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Quantifying compounds in heartwood extractives of durable eucalypts

By Niklas Schroettke, Meike Holzenkämpfer and Clemens Altaner , August 2017.

Download SWP-T037 (pdf)

Executive summary

It is known that the relative amounts of heartwood compounds differ between trees of the same species (Fries et al., 2000; Haupt et al., 2003; Partanen et al., 2011). This within species variation implies different wood quality, i.e. durability, colour or processing parameters. The nature of the chemicals, the variation in their abundance within a species, the genetic control of their abundance as well as their biological or chemical properties are unknown for the durable eucalypts in the SWP programme. Being able to quantify the individual extractive compounds in the heartwood of these trees can be useful in several aspects:

  1. It will be possible to determine the variation in the chemical composition of the heartwood extracts within a species. In conjunction with our breeding trials this will allow us to quantify genetic parameters and get an idea on the variability of the product.
  2. It will be possible to identify the most fungicidal compounds in conjunction with bioactivity tests.
  3. Currently the breeding programmes for heartwood quality focuses on high extractive content (Li and Altaner, 2016). Knowledge of the chemical composition and the bioactivity of the compounds will allow to select those individuals with not only a high but also the most potent extractives in the heartwood – a second generation improvement of heartwood quality.
  4. Separating the individual compounds is a first step towards identifying their chemical structure.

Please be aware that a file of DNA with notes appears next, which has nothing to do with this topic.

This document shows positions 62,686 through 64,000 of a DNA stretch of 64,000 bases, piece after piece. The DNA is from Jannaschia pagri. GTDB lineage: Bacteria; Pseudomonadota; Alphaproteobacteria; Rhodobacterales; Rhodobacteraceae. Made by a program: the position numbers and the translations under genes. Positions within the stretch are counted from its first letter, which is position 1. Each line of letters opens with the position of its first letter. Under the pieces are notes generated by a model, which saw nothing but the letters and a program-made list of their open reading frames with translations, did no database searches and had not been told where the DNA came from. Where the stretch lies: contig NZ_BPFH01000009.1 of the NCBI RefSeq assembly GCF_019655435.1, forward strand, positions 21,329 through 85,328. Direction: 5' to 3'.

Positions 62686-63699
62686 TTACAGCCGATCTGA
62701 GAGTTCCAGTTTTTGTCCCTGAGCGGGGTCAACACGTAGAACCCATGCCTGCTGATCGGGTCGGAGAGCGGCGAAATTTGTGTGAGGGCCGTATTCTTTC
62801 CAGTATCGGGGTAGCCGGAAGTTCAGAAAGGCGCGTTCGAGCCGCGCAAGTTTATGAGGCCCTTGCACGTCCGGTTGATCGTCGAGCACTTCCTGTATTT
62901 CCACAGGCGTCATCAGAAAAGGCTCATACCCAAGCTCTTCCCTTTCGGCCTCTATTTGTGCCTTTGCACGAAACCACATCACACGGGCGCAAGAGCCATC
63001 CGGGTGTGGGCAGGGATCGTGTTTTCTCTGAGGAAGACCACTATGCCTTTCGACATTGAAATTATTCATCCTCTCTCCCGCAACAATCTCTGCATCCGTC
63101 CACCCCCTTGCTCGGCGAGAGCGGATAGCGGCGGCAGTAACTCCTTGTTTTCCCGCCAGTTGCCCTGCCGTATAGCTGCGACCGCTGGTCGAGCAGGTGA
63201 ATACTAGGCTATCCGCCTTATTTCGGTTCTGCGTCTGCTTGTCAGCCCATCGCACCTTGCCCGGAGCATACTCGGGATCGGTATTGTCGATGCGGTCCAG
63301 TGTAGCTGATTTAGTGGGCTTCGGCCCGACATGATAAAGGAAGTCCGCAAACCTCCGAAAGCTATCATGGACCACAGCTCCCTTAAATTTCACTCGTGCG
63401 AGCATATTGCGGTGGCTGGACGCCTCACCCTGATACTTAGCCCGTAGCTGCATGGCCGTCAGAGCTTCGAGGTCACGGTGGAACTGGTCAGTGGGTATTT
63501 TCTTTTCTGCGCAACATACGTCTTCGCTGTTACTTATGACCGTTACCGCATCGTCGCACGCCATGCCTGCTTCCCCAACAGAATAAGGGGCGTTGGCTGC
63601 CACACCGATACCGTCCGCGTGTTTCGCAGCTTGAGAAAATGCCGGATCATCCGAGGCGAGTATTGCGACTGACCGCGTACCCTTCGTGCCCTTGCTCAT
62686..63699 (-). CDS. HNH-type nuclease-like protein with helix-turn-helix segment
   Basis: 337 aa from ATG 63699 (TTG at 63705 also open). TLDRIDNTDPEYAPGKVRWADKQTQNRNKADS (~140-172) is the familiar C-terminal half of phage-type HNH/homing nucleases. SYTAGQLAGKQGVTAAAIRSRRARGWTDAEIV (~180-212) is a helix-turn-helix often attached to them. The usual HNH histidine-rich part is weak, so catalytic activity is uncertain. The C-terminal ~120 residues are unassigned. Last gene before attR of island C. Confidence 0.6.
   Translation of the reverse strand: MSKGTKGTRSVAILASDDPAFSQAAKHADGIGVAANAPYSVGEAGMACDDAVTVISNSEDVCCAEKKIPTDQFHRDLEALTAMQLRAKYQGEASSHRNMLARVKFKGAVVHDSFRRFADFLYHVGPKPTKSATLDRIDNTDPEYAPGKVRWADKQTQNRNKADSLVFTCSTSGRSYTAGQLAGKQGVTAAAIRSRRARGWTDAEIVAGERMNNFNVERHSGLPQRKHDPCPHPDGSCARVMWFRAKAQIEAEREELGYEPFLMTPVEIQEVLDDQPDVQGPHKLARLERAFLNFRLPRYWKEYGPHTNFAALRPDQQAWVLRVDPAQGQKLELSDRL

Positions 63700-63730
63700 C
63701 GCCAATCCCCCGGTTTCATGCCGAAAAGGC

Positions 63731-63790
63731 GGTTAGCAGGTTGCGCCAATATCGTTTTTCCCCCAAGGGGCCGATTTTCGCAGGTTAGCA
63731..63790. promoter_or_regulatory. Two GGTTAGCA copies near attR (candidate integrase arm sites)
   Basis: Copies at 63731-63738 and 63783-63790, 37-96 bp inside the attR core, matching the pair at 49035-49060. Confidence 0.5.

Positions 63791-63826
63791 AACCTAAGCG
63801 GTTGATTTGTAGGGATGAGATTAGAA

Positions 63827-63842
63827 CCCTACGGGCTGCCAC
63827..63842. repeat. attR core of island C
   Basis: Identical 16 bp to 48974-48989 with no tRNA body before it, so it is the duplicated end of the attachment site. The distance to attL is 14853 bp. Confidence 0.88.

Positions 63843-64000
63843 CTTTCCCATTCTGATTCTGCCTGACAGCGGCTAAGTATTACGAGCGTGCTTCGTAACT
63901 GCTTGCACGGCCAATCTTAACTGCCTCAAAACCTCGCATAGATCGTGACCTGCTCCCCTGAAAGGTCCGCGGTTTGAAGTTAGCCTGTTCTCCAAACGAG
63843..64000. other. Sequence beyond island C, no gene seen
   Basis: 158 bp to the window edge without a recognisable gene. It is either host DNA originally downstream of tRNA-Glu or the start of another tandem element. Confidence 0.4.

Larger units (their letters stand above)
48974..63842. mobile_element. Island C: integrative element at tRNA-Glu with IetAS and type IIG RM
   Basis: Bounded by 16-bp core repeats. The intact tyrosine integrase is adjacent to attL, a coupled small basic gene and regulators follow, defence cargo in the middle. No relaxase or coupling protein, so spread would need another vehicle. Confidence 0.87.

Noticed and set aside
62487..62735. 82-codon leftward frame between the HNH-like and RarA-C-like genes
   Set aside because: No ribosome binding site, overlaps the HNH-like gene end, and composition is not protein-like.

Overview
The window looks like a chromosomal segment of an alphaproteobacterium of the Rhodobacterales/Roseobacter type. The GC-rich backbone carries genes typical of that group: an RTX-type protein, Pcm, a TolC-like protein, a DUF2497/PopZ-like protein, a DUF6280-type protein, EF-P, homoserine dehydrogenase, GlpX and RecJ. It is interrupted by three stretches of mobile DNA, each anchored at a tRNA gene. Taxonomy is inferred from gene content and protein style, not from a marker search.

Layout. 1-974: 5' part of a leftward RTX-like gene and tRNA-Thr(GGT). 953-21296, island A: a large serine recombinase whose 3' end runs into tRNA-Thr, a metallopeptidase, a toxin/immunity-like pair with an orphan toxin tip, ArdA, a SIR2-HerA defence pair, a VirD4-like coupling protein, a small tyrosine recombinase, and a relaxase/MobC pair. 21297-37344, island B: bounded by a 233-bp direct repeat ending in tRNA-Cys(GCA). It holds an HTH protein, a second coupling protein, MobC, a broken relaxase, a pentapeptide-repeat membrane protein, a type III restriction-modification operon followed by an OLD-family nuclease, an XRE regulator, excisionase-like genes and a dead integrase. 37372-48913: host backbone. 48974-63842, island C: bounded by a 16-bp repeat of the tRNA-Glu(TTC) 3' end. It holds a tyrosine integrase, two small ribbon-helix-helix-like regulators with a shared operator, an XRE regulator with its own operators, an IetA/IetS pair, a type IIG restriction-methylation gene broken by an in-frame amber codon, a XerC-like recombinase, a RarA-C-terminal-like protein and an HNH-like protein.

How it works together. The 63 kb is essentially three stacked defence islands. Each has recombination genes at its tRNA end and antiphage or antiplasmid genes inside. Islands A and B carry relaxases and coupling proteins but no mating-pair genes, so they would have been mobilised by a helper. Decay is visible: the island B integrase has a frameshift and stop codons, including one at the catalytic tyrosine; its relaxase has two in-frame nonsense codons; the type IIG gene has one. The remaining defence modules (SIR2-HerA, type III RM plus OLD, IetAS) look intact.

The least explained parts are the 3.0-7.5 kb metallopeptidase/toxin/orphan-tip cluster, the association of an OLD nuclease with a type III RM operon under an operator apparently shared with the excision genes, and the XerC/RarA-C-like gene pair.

5. Some difficulties in the processing of durable heartwood, e.g. gluing, has been contributed to heartwood extractives. Processing can be optimised with the knowledge of the nature of the heartwood compounds.
  6. Individual heartwood compounds might have some value themselves. Consequently they could provide an additional revenue stream for growers of durable eucalypts.
  7. Understanding the nature of key heartwood components will give deeper insight into the biochemical processes of heartwood formation.

CONCLUSION

Gas chromatography (GC) of silylated ethanol extracts was found to be able to quantify 30 compounds in the heartwood of E. bosistoana and E. globoidea. A suitable internal standard was betulin. The variation in the composition of heartwood extracts can be investigated with this method.

Reverse-phase liquid chromatography (RP-HPLC) has potential to analyse the chemical composition of ethanol heartwood extracts without derivatisation. However, fewer compounds can be separated with RP-HPLC compared to GC.

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